West African bloc prepares standby force for possible Niger intervention
PHOTO CAPTION: A Soldier in the Nigerian Army is seen during a drill as part of FLINTLOCK 20 in Thies, Senegal Feb. 16, 2020. (U.S. Navy photo by Mass Communication Specialist 2nd Class Sean Castellano via U.S. Defense Visual Information Distribution Service)
By Boureima Balima
NIAMEY (Reuters) - West African nations on Friday worked on gathering troops for a possible military intervention in Niger as the leaders of an army coup resisted international calls for them to step down and restore the ousted president to office.
However, it was not yet clear how big the force could be, how long it could take to assemble, and if it would actually invade.
The regional bloc ECOWAS ordered the activation of the standby force on Thursday, two weeks after generals ousted President Mohamed Bazoum in the seventh coup in West and Central Africa in three years.
It marks the first time that such a force would be used and has raised the spectre of deepening conflict in a region where global powers have strategic interests.
ECOWAS (the Economic Community of West African States) said all options were on the table and they still hoped for a peaceful resolution to the Niger crisis.
Security analysts said an ECOWAS force could take weeks or longer to assemble, potentially leaving room for negotiations.
Ivory Coast President Alassane Ouattara on Thursday promised to supply a battalion of troops to the standby force. Asked how many troops that would involve, an Ivorian army spokesperson said a battalion consisted of 850 troops.
Senegal said last week it would contribute troops if there were an intervention. A spokesperson for Senegal's army declined to comment on possible contributions on Friday.
Gambia's defence minister Sering Modou Njie and Liberia's minister of information Ledgerhood Rennie told Reuters on Friday that they had not yet taken a decision to send troops.
Other ECOWAS nations did not immediately respond to requests for comment.
The bloc has planned to create a standby force of thousands of troops for years but was held back by funding delays and insufficient troop commitments, said Ikemesit Effiong, a researcher at SBM Intelligence in Nigeria.
The African Union welcomed ECOWAS' decision to activate a regional force and continue to seek a diplomatic solution. The junta was yet to react.
The coup in uranium-rich Niger, one of the world's poorest countries but a key ally for the West in the fight against Islamist militants in the Sahel region, was triggered by internal politics but has repercussions far beyond its borders.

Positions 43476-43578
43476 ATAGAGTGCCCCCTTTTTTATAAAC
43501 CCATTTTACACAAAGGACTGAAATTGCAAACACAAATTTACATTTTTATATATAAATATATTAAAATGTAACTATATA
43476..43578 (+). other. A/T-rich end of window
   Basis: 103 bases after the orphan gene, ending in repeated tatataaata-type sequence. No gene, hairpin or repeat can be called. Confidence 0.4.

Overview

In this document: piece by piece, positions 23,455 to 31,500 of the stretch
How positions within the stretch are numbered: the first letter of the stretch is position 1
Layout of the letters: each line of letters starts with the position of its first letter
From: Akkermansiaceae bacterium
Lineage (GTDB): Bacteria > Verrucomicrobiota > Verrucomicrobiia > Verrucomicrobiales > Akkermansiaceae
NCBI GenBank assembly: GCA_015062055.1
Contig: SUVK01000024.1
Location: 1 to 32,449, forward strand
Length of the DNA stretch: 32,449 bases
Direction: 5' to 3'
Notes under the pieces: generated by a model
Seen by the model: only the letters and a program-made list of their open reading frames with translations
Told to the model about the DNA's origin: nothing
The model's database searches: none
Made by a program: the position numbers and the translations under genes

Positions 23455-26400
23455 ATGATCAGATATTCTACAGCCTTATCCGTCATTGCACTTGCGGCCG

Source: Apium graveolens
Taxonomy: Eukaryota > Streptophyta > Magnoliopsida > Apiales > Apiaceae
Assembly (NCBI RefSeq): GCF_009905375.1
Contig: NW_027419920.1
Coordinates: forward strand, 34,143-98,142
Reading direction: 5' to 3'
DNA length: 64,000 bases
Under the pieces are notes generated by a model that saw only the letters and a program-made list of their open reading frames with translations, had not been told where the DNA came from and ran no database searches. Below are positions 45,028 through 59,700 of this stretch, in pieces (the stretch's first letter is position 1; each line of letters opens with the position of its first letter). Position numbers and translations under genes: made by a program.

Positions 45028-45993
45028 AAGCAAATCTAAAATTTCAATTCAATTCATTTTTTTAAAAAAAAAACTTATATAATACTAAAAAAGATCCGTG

U.S., French, German and Italian troops are stationed in Niger as part of the fight against the Islamist insurgency.
The capital Niamey was calm on Friday morning. Some residents said they were not afraid of military intervention, but were angered by ECOWAS.
"We have no fear of that because our defence and security forces and the people are together," said student Hama Moussa.
"From the moment they took sanctions against the people of Niger and afterwards, they saw that the people rose up to fight these decisions."
Another student, Issa Seydou, also angry with ECOWAS, said: "I do not believe in military intervention."
Since the coup, many Nigeriens have turned up at junta-organised rallies to show support for the generals, criticising Western powers and lauding Russia. The embassy of former colonial power France has also been the target of protests.
France said it fully backed all the conclusions of the ECOWAS emergency summit held in the Nigeria capital Abuja on Thursday. But it stayed clear of outlining any concrete support it could give to any potential intervention.
There has still been no official request from ECOWAS to either the French or the United States for any help for a military operation, a French source said. It was not clear for now what the reaction would be to any potential request, they added.
Military governments in neighbouring Mali and Burkina Faso have said they will defend the junta in Niger.
Reiterating support for the efforts by ECOWAS, U.S. Secretary of State Antony Blinken said the United States would hold the junta accountable for the safety of Bazoum and his family. The EU also called for his immediate release.
Human Rights Watch said it had spoken to Bazoum this week and that the ousted president, who is being held captive by the junta with his wife and son, had told them that his family's treatment in custody was "inhuman and cruel".
"My son is sick, has a serious heart condition, and needs to see a doctor," HRW quoted Bazoum as telling them. "They’ve refused to let him get medical treatment."
(Additional reporting by Pap Saine in Banjul, Ange Aboa in Abidjan, Alberto Dabo in Bissau, Alphonso Toweh in Monrivia, Diadie Ba in Dakar, and Edward McAllister, Anait Miridzhanian, Nellie Peyton, David Lewis; Writing by Ingrid Melander and Edward McAllister; Editing by Angus MacSwan)